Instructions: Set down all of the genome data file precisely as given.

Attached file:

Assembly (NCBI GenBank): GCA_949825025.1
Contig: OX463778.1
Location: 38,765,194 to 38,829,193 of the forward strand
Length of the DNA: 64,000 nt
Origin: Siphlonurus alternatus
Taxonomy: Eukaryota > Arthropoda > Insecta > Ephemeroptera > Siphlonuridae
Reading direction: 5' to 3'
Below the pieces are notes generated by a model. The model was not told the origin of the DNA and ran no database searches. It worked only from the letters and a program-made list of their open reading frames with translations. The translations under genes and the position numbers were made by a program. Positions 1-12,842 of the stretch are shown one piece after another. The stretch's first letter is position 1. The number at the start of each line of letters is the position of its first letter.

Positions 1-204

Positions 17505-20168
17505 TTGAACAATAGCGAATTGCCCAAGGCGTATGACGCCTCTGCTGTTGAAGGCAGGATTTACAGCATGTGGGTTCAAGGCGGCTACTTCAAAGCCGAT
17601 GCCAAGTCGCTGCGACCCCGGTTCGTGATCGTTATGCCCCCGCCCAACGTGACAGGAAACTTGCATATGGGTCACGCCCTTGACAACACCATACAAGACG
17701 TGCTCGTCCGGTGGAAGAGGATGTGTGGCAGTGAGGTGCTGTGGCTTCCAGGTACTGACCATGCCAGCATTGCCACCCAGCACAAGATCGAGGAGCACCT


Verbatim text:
Assembly (NCBI GenBank): GCA_949825025.1
Contig: OX463778.1
Location: 38,765,194 to 38,829,193 of the forward strand
Length of the DNA: 64,000 nt
Origin: Siphlonurus alternatus
Taxonomy: Eukaryota > Arthropoda > Insecta > Ephemeroptera > Siphlonuridae
Reading direction: 5' to 3'
Below the pieces are notes generated by a model. The model was not told the origin of the DNA and ran no database searches. It worked only from the letters and a program-made list of their open reading frames with translations. The translations under genes and the position numbers were made by a program. Positions 1-12,842 of the stretch are shown one piece after another. The stretch's first letter is position 1. The number at the start of each line of letters is the position of its first letter.

Positions 1-204

Positions 17505-20168
17505 TTGAACAATAGCGAATTGCCCAAGGCGTATGACGCCTCTGCTGTTGAAGGCAGGATTTACAGCATGTGGGTTCAAGGCGGCTACTTCAAAGCCGAT
17601 GCCAAGTCGCTGCGACCCCGGTTCGTGATCGTTATGCCCCCGCCCAACGTGACAGGAAACTTGCATATGGGTCACGCCCTTGACAACACCATACAAGACG
17701 TGCTCGTCCGGTGGAAGAGGATGTGTGGCAGTGAGGTGCTGTGGCTTCCAGGTACTGACCATGCCAGCATTGCCACCCAGCACAAGATCGAGGAGCACCT